• dihome() - moves cursor to home position but does not clear the screen
  • diback(<colour>) - sets the background colour
  • difor(<colour>) - sets the foreground colour

A complete listing of the commands can be found on the ByPic website in the documentation section.


To display an image on the device it needs to be in the correct format and should start out as a BMP file with a 24 bit colour depth, it also should NOT exceed the screen resolution which is 240 x 320. Images can only be loaded in portrait mode, if a landscape image is required then rotate the image by 90 degrees first using a paint program.

There are two places to save an image file on this device, the internal Flash and the 'external' serial AT Flash. This is called external because it is a separate IC that is on the PCB. In either case a BMP file will not directly load into the device it needs to be converted to a BMC file first. Depending on where the file is going to be stored will depend on how the image is converted.

  1. Convert the image into a constant statement and use diimage("constant name$"). This is explained in this article. This will enable the image to be saved directly to the internal Flash.
  2. Save the image to the AT Serial flash using fcsave() after conversion.

Saving to AT Flash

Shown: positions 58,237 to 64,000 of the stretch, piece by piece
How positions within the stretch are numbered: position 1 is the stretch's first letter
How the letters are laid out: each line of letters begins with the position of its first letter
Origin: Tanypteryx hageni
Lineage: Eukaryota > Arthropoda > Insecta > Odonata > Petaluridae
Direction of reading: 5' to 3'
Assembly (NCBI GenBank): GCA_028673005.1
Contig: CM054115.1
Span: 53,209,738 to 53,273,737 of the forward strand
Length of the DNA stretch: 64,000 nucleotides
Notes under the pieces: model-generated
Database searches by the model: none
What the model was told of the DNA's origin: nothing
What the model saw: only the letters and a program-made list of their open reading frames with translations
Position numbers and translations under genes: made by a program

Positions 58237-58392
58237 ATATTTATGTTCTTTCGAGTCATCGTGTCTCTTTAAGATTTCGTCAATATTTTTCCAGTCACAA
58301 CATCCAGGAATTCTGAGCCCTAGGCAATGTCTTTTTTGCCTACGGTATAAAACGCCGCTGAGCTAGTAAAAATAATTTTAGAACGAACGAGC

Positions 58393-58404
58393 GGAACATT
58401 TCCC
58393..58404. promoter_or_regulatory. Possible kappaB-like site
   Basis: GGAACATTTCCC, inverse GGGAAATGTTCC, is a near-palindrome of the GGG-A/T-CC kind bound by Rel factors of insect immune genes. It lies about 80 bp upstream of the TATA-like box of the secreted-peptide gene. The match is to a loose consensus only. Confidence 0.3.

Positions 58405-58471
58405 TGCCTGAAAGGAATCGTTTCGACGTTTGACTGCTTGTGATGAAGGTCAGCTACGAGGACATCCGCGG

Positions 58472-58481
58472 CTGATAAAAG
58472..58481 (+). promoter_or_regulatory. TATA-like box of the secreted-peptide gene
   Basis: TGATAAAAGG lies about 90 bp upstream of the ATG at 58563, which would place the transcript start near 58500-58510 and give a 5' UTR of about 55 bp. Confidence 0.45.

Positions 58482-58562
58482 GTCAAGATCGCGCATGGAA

The file can be converted to a suitable format using the BMP Converter program (see downloads page) or by checking the appropriate check box on the binary transfer dialog of BV_COM.

There is a slight complication because it loads the image from COM2 but the loading process is slightly slower then the Baud rate and so there needs to be a hardware handshake set up to control the download. This is simple enough to do:

1: Make sure you have loaded 'rookie'

2: Type rts_on(). If you get an error then you have not loaded rookie

3: In the Serial drop down menu of BV_COM check CTS

Hardware handshaking is now enabled, it is disabled by default.

We can now download an image via com2 (UART2), we don't need to convert to BMC first as there is a converter built into BV_COMM This Bv com2 binaytransfer icon.jpg icon will bring up the binary load transfer dialog.

Before pressing send type fcsave("com2","b",10). This will save the image to the AT Flash starting at block 10, of course if you already have something in block 10 then choose another block.